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Nov 2, 2018

Alibaba cuts sales outlook as U.S.-China tensions hurt economy

McCreath calls 'phooey' on Trump seeking trade deal with China

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Alibaba Group Holding Ltd. trimmed its annual revenue forecast after quarterly sales missed estimates, underscoring the extent to which escalating tensions with the U.S. are hurting the Chinese economy.

For the fiscal year ending March, the company is now predicting revenue of 375 billion yuan (US$54.5 billion) to 383 billion yuan, equating to growth of as much as 53 per cent versus the 60 per cent it guided towards previously. Second-quarter sales came in 1.6 per cent below analysts’ estimates.

While the U.S. and China appear willing to discuss a deal of some sort, Alibaba co-founder Jack Ma has warned of longer-term conflict between the world’s two largest economies. The trade war is starting to hurt the Asian nation, depressing the consumer spending that the online giant relies on to drive much of its growth. Domestically, it’s grappling with a migration of smaller merchants to cheaper platforms such as JD.com Inc. and Pinduoduo Inc., both backed by nemesis Tencent Holdings Ltd.

“China’s e-commerce sector will feel the drag of the economy slowdown even more next year,” said Steven Zhu, an analyst with Pacific Epoch. “Platforms like PDD are charging much lower in commissions, posing significant competition to Alibaba.”

Heightening the uncertainty, Chinese regulators are clamping down on the country’s internet sector, reining in everything from gaming apps and travel sites to ride-hailing. That’s exacerbating already slowing growth in Alibaba’s business. The Hangzhou-based company is trying to counter that by stepping up its marketing services and investing in its own grocery stores and delivery to boost sales.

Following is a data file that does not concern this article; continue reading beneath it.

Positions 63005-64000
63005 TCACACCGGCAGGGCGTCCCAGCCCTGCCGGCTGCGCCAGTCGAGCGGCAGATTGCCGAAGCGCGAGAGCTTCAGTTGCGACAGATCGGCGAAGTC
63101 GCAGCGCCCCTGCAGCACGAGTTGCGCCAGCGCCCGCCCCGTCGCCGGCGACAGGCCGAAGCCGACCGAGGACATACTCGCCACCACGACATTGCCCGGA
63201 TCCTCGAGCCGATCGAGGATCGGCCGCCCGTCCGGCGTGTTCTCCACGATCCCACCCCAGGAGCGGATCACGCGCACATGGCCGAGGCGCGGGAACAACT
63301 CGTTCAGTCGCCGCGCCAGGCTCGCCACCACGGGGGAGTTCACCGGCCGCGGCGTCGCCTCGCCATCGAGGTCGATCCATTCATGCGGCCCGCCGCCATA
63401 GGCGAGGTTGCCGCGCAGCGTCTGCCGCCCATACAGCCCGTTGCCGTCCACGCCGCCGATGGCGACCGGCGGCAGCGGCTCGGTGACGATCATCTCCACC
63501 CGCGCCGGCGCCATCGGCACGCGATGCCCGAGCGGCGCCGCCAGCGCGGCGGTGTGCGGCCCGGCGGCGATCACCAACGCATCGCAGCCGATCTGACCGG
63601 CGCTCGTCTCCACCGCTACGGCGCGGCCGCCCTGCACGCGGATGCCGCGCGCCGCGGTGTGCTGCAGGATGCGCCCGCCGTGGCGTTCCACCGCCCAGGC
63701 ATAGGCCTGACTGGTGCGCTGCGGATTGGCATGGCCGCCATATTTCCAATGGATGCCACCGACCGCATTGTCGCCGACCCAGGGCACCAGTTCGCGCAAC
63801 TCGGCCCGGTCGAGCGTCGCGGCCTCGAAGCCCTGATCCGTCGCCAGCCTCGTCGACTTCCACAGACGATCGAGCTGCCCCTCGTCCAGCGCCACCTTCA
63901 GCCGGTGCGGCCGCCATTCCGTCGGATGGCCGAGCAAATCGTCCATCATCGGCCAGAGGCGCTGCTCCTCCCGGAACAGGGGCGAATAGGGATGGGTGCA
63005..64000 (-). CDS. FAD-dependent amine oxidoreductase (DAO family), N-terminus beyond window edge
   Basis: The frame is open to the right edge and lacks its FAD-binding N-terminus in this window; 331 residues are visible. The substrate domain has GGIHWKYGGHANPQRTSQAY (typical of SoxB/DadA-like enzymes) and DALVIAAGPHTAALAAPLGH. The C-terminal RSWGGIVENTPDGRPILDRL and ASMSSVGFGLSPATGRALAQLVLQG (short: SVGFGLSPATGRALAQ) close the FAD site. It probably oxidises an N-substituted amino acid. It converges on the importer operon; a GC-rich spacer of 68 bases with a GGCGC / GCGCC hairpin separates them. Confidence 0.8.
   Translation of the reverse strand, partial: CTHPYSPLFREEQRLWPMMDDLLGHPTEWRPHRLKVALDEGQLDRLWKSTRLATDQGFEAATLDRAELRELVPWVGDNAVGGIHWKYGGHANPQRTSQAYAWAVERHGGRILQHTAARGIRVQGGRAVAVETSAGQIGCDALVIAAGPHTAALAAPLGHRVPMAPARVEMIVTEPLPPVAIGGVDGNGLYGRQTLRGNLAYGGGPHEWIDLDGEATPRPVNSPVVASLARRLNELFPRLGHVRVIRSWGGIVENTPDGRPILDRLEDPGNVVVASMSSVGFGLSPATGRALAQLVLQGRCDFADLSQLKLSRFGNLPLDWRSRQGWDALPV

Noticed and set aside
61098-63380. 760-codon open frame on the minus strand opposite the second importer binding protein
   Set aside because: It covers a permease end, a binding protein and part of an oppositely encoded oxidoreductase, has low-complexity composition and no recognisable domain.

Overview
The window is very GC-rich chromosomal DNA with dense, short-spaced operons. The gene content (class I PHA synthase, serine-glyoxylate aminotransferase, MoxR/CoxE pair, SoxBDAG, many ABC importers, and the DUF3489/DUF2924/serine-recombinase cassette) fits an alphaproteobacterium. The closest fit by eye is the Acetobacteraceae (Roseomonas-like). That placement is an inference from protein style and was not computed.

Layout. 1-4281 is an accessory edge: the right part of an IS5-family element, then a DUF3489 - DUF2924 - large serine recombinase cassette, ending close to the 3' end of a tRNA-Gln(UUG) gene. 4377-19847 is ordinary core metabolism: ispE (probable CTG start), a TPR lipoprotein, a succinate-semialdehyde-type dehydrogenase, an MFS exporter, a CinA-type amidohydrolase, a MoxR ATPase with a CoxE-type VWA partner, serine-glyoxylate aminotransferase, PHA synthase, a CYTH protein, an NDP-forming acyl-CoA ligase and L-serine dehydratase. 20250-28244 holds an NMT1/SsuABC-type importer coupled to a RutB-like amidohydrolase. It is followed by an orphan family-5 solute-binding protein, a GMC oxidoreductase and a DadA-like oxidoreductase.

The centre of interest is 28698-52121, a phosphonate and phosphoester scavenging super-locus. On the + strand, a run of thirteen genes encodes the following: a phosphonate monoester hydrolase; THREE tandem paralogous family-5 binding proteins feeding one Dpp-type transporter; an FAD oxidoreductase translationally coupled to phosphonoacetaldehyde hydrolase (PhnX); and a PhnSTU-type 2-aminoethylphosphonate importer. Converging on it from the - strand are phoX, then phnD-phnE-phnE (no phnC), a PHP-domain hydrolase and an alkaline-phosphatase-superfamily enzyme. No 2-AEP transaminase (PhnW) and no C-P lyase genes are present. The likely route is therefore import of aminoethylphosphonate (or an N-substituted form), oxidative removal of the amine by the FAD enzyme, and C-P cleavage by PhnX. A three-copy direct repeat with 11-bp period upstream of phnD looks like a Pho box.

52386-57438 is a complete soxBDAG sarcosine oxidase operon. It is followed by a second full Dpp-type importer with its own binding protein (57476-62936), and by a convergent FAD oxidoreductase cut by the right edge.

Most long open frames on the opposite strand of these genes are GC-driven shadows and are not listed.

Revenue at China’s biggest e-commerce company rose 54 percent to 85.15 billion yuan in the three months ended September. That compares with the 86.5 billion-yuan average of estimates compiled by Bloomberg. Adjusted earnings-per-share came to 9.60 yuan, compared with estimates for 7.43 yuan.

Shares of Alibaba gained 6.3 per cent to US$151.25 in New York on Thursday. The stock has lost 12.3 per cent this year compared with a 3.5 per cent loss for the NYSE Composite Index.

The reduced forecast comes as Alibaba ramps up for its annual Singles’ Day shopping festival, a litmus test of not just the company’s health but also China’s overall consumption. Chinese online retail sales growth is already slowing, to 24 per cent in the third quarter from 36 per cent in the second.

Chief Executive Officer Daniel Zhang, who will succeed Ma as chairman next year, will preside over the Nov. 11 event as it broadens the shopping categories to include purchases made in affiliated shopping malls and food deliveries.

Alibaba faces “a soft quarter ahead on weak consumption and intensifying competition,” Wendy Huang, an analyst at Macquarie, said in a report.